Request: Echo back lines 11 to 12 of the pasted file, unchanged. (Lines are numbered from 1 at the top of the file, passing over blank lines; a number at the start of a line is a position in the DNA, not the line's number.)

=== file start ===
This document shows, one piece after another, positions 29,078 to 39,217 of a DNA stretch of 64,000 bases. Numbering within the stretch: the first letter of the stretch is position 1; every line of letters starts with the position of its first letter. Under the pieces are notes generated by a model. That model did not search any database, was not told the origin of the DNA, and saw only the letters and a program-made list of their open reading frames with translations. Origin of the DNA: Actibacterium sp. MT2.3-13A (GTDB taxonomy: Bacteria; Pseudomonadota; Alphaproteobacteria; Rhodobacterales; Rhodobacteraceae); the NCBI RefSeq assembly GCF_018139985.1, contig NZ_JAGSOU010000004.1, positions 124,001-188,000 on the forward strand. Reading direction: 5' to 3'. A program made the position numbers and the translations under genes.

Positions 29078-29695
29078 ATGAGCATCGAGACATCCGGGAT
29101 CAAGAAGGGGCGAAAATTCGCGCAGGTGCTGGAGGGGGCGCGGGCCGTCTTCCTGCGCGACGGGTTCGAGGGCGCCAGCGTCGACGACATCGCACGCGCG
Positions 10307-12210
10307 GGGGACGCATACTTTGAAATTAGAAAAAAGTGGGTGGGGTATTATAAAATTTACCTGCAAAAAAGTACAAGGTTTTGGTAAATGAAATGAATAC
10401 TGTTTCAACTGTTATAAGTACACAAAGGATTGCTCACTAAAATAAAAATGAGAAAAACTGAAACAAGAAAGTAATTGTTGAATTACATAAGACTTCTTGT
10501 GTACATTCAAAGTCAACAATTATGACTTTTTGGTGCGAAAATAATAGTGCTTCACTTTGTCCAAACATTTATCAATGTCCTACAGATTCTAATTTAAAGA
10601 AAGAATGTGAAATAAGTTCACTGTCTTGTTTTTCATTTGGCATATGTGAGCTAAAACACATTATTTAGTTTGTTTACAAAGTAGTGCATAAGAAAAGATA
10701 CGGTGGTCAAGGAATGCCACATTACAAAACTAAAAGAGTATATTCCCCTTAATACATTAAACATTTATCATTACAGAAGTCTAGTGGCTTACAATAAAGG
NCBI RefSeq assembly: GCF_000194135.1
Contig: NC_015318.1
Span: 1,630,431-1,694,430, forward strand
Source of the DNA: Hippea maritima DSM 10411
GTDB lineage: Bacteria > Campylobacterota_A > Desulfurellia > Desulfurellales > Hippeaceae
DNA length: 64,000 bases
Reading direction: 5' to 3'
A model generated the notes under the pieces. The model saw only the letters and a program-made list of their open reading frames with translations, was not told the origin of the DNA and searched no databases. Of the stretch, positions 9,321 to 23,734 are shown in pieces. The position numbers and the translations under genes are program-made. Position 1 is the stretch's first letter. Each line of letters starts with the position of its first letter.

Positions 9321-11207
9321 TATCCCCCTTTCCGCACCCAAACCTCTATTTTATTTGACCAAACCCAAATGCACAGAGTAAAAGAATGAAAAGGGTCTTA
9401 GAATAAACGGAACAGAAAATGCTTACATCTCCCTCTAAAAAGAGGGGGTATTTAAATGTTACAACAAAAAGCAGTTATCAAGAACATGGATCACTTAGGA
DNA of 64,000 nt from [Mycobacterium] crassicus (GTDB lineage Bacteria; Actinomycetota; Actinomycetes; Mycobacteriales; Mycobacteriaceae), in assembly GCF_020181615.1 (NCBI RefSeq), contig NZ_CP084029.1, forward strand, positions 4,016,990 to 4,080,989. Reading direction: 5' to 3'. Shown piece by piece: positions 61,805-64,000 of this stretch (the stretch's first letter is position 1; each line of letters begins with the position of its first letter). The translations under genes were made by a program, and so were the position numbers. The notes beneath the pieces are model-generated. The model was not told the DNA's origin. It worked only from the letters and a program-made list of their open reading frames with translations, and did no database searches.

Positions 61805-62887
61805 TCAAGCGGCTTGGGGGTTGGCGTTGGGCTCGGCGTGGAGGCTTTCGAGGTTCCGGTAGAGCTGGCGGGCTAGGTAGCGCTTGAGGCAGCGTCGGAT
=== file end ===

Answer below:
NCBI RefSeq assembly: GCF_000194135.1
Contig: NC_015318.1